Recipe: Tequila Sundown Chili
Summary: Tequila and lime deliver a pungent kick and orange juice adds a subtle sweetness to this party chili. Serve it with your favorite toppings and side dishes, along with a pitcher of tequila sunrises, or maybe some cold beer served in glasses rimmed with lime juice and sea salt.
Recipe: Spicy Black Bean Chili
Summary: This dark, rich chili is so easy to make, and it’s full of flavor, thanks to its long, slow cooking. For dramatic accompaniments, serve over noodles or rice made golden with a pinch of turmeric, and top with some diced avocado.
Recipe: Pinto Bean Chili with Mexican Sausage
Summary: Pinto beans make a delicious chili, although when they are available we use other beans like Desert Pebble, Buckskins, or rattlesnakes. Although we used canned beans here, you can use freshly cooked pinto beans, made the day before, as well. Use a traditional sausage such as chorizo, or substitute a spicy turkey sausage, just being sure to cook it thoroughly before adding it to the chili. Serve in shallow soup bowls or dinner plates with a rim, passing the delicious, colorful accompaniments to guests. Serve with fresh, warm flour tortillas.
There is no excerpt because this is a protected post.
By Brooke Dojny
Recipe: The Presidential Beef
Summary: You don’t have to be entertaining heads of state to appreciate all the stellar qualities of these succulent wine-braised beef roulades filled with a savory New England root vegetable and greens stuffing. One plus is that the dish can—indeed, should—be made at least a day ahead so the roulades can steep in their flavorful braising liquid overnight. Another is that they are the embodiment of two eminently appealing qualities—a sophisticated touch of class and a gutsy earthiness.
By Ken Haedrich
Recipe: Tyler Pie
Summary: Tyler pie, sometimes called Tyler pudding pie, is said to be named for John Tyler, our 10th president. According to James Beard in his American Cookery (Little, Brown and Company, 1972), this sort of pie might have been called sugar pie in the South and maple sugar pie in the North, depending on the kind of sugar it was made with. In any event, it is basically a very sweet custard pie, typically—given the abundance of brown sugar and butter—with a caramel flavor. Like most early pies, there is nothing complicated about it: the ingredients are common, the mixing procedure simple and straightforward, and the results delicious.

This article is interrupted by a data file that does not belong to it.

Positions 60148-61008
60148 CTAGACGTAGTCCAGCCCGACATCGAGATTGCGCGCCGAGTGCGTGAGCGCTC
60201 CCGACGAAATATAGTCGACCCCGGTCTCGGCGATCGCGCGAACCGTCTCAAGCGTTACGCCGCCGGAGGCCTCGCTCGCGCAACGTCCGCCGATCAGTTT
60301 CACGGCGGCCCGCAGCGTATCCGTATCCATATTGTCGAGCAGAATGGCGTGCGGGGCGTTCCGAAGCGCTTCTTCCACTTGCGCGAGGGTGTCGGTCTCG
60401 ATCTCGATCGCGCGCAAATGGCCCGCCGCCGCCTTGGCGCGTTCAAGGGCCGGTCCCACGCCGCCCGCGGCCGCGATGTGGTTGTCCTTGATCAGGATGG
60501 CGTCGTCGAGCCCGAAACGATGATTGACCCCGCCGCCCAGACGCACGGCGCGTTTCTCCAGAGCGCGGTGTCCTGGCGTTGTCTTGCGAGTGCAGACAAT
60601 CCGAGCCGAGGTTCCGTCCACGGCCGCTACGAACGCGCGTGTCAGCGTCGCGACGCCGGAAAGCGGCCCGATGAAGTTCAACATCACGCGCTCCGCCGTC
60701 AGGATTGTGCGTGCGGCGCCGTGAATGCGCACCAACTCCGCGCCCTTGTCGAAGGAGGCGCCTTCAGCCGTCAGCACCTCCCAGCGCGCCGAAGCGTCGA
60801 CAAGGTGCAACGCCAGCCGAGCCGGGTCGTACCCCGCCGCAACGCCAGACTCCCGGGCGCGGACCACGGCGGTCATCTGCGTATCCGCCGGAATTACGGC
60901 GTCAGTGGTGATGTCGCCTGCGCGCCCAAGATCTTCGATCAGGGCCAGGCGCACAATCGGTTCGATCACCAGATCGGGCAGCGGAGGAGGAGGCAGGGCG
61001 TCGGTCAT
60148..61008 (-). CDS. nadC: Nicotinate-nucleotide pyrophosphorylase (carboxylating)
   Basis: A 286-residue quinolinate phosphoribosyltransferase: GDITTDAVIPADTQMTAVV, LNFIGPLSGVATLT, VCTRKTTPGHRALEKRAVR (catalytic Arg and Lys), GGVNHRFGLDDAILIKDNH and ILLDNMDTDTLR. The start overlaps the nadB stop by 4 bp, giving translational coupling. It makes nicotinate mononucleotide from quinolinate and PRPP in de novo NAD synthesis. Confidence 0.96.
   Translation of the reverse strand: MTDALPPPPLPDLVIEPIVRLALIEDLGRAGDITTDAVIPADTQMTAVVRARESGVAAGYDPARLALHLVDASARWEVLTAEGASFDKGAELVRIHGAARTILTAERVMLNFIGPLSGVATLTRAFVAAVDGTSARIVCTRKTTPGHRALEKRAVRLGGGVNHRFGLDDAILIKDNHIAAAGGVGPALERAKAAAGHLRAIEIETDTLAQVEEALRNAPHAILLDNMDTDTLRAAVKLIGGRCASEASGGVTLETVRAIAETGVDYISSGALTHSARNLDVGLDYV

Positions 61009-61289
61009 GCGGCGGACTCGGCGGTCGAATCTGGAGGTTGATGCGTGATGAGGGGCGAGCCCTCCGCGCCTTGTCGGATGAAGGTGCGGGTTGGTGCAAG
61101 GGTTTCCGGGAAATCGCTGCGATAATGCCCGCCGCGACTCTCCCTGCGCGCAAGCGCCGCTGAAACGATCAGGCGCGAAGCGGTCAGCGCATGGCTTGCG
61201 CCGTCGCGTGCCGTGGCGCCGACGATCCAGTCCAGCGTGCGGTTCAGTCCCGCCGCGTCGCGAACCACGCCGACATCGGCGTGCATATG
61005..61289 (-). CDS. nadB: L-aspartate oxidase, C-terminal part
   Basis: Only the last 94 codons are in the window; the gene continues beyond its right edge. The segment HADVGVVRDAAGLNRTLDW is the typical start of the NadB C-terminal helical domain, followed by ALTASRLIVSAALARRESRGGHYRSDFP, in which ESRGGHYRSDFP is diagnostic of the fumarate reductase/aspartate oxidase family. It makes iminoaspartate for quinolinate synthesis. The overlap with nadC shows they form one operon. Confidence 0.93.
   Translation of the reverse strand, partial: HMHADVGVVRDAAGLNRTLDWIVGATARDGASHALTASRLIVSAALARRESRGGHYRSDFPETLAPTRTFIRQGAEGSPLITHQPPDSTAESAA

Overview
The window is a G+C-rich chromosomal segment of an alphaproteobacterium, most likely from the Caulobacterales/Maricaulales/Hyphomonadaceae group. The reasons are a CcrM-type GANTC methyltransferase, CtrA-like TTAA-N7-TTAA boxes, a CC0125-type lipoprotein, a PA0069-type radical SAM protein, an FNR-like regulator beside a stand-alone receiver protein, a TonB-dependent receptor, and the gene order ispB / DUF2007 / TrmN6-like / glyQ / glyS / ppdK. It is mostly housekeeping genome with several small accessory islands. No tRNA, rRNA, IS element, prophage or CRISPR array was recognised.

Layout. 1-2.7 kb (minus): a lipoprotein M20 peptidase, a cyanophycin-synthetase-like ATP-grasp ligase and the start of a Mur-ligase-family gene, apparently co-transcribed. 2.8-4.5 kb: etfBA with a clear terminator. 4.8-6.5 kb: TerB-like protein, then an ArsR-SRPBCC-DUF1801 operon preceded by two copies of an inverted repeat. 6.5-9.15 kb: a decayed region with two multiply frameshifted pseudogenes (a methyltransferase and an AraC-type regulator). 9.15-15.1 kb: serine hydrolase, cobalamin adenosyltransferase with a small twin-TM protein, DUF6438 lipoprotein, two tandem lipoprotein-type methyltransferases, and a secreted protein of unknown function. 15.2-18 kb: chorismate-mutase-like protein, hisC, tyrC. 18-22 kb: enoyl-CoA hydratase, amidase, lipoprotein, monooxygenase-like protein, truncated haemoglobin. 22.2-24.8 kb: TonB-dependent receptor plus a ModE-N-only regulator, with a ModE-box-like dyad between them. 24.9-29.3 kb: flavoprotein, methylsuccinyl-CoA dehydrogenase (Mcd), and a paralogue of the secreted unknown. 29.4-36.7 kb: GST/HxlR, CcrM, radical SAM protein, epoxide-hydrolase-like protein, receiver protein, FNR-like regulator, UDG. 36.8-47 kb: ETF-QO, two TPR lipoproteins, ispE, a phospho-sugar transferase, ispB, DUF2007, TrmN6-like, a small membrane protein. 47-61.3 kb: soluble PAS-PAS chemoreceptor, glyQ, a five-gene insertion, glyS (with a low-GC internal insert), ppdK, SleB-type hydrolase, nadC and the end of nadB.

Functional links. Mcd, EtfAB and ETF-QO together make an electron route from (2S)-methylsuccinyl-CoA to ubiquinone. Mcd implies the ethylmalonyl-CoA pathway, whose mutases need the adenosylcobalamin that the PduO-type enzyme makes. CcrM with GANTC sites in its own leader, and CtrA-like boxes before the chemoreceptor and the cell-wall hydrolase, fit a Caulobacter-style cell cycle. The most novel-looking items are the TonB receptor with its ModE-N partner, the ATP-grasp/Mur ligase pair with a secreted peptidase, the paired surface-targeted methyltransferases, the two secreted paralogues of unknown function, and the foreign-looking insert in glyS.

Recipe: Presidential Stuffed Potatoes
Summary: Stuffed or twice-baked potatoes rank just behind mashed and fried spuds as Texas favorites. Frequently they are flavored with some sour cream, cheddar cheese, and maybe bacon or green onion. Henry Haller, who was at the White House during the Lyndon Johnson administration, created a more imaginative version for the president and his family. Although the dish is not for dieters, this version is lighter than the original recipe.
By James Villas
Recipe: Thomas Jefferson’s Sweet Potato Biscuits
Summary: Opened in 1774, City Tavern in Philadelphia has always been a veritable repository of authentic American dishes, one of the most important being these thick, spicy, sumptuous sweet potato biscuits adapted from Thomas Jefferson’s diaries and still served every day at the Tavern. Jefferson was the first true American gastronome, and while I’m sure the original biscuits baked by his cook at Monticello were leavened with little more than sodium bicarbonate or a few hundred whacks of the axe, this modernized version (which I’ve modified even further) gives some idea of how delicious the flavor must have been. Notice that these biscuits are baked at a relatively low temperature up to 30 minutes, just as they would have been in Jefferson’s day. And, incidentally, three of Jefferson’s pecan trees, dating back over 200 years, still grow at Monticello.
Recipe: Tomato-Chickpea Soup
Summary: This soup—basically a very fresh minestrone—was born of simple necessity. I had a pile of crudités left from a party and a family that needed a quick, hot dinner after we cleaned up from the festivities. You can certainly substitute other vegetables for cauliﬂower and green beans. Just be sure to cut them small enough to cook through but retain just a bit of bite in 10 minutes. Fennel would be especially welcome. In general, I’m a big believer in mise en place, the practice of preparing all ingredients before you start to cook. But this recipe is actually so simple that you can start sautéing each vegetable while chopping the next.
By Kathy Strahs
Recipe: Jalapeño Popper Grilled Cheese Panini
Summary: It’s not that spicy! I just wanted to put that out there from the get-go. I know when you see the word “jalapeño” you think this is going to be super-hot. If I were to use raw peppers, oh yes, there would be a fire in your mouth. But instead, I take the seeds out (where much of the heat comes from) and roast the peppers for a few minutes. Instead of an inferno, you get a milder, gently sweet heat. What I also love about my panini version of the classic cheese-stuffed jalapeño popper appetizer is its tortilla chip crust spiced with cumin and cayenne. My friend Laura Werlin, a James Beard award-winning cheese expert, first introduced me to the brilliant idea of crusting a grilled cheese sandwich in tortilla chips (her Chips and Guacamole Grilled Cheese is out of this world). Here, that crunchy corn crust gives way to a lava of sweet roasted jalapeños and tangy melted cheese.